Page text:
Apache Airflow

Apache Airflow (or simply Airflow) is a platform to programmatically author, schedule, and monitor workflows.

When workflows are defined as code, they become more maintainable, versionable, testable, and collaborative.

Use Airflow to author workflows as directed acyclic graphs (DAGs) of tasks. The Airflow scheduler executes your tasks on an array of workers while following the specified dependencies. Rich command line utilities make performing complex surgeries on DAGs a snap. The rich user interface makes it easy to visualize pipelines running in production, monitor progress, and troubleshoot issues when needed.

Getting started

Please visit the Airflow Platform documentation (latest stable release) for help with installing Airflow, getting a quick start, or a more complete tutorial.

Documentation of GitHub master (latest development branch): ReadTheDocs Documentation

For further information, please visit the Airflow Wiki.

Beyond the Horizon

Airflow is not a data streaming solution. Tasks do not move data from
one to the other (though tasks can exchange metadata!). Airflow is not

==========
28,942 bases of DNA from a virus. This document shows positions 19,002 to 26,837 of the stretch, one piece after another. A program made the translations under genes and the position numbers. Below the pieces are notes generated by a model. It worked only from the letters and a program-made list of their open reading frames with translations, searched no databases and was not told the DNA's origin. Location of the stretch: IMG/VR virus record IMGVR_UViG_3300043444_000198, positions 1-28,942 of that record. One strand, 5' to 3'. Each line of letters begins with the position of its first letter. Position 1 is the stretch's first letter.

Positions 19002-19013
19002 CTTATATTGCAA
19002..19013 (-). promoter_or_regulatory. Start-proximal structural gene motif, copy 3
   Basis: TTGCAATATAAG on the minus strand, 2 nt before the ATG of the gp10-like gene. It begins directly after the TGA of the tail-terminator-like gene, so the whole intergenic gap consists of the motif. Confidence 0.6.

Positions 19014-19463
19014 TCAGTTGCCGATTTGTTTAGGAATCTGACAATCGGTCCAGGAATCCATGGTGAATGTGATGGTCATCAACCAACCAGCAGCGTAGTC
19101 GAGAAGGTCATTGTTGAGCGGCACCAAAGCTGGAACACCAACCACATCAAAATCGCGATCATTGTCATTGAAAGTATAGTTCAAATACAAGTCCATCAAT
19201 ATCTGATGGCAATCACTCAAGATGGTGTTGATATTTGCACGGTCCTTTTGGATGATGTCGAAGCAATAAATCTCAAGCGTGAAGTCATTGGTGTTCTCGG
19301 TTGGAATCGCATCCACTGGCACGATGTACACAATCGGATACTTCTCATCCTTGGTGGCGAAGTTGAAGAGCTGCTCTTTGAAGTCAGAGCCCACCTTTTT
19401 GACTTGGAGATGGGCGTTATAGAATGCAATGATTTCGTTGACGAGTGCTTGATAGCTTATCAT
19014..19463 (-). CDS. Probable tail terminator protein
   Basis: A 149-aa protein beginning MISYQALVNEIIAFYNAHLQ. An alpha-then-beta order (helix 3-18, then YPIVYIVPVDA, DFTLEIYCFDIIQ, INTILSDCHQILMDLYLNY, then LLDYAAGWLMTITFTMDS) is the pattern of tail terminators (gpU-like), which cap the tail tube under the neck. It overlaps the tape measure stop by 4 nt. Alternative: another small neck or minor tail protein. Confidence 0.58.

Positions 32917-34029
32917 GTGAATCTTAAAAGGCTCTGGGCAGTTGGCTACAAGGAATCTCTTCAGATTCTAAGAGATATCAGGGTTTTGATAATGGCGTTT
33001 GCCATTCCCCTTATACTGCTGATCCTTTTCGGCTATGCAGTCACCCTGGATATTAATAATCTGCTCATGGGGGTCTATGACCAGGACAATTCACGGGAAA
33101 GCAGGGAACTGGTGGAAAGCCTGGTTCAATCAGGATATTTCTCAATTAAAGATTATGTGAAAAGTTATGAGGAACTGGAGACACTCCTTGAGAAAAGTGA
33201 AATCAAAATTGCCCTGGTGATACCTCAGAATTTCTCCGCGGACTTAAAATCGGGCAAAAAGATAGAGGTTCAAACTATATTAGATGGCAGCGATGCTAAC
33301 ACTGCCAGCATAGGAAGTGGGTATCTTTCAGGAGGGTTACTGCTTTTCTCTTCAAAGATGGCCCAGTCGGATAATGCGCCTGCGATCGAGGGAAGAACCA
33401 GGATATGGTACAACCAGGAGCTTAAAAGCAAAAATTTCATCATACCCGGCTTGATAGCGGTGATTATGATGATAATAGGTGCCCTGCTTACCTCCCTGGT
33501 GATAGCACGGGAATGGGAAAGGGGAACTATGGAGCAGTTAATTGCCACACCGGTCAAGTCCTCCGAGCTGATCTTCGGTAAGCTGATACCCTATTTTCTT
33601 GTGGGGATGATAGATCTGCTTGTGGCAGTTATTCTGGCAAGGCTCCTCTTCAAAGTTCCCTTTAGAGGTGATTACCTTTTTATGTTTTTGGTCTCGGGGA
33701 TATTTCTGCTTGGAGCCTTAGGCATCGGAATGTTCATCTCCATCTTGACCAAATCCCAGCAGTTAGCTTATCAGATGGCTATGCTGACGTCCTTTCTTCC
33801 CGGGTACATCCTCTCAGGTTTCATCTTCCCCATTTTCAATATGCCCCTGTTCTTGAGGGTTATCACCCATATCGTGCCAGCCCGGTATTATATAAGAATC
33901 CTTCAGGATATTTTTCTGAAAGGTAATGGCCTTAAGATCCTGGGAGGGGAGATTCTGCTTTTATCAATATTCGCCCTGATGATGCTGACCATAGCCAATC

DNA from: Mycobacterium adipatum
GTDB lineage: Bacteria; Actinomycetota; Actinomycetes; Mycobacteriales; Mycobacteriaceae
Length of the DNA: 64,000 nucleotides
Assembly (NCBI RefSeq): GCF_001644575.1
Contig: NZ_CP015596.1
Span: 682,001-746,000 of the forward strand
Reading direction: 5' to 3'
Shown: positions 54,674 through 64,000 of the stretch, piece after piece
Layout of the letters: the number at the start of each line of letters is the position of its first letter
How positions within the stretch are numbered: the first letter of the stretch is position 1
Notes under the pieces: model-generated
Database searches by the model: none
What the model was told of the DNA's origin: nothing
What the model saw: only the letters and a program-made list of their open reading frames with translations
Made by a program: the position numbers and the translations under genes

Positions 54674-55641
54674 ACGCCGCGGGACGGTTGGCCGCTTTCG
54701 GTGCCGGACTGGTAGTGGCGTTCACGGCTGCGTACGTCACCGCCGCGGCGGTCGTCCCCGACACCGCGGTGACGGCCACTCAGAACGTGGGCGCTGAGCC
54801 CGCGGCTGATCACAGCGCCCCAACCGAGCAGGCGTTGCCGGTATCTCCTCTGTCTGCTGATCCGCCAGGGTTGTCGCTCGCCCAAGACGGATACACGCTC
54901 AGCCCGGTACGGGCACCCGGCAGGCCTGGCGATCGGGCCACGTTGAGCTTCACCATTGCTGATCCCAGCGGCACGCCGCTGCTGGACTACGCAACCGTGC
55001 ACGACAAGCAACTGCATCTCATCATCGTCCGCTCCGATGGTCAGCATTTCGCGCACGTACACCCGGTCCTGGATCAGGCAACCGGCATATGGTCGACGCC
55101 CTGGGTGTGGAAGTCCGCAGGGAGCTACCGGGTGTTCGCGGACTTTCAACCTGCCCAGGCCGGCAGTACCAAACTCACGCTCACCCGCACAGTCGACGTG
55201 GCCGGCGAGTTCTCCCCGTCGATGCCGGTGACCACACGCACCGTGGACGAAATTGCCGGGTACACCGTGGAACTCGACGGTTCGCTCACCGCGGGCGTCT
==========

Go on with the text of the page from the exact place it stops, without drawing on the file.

in the Spark Streaming
or Storm space, it is more comparable to
Oozie or

Workflows are expected to be mostly static or slowly changing. You can think
of the structure of the tasks in your workflow as slightly more dynamic
than a database structure would be. Airflow workflows are expected to look
similar from a run to the next, this allows for clarity around
unit of work and continuity.


  • Dynamic: Airflow pipelines are configuration as code (Python), allowing for dynamic pipeline generation. This allows for writing code that instantiates pipelines dynamically.
  • Extensible: Easily define your own operators, executors and extend the library so that it fits the level of abstraction that suits your environment.
  • Elegant: Airflow pipelines are lean and explicit. Parameterizing your scripts is built into the core of Airflow using the powerful Jinja templating engine.
  • Scalable: Airflow has a modular architecture and uses a message queue to orchestrate an arbitrary number of workers.

User Interface

  • DAGs: Overview of all DAGs in your environment.


  • Tree View: Tree representation of a DAG that spans across time.


  • Graph View: Visualization of a DAG's dependencies and their current status for a specific run.


  • Task Duration: Total time spent on different tasks over time.


  • Gantt View: Duration and overlap of a DAG.


  • Code View: Quick way to view source code of a DAG.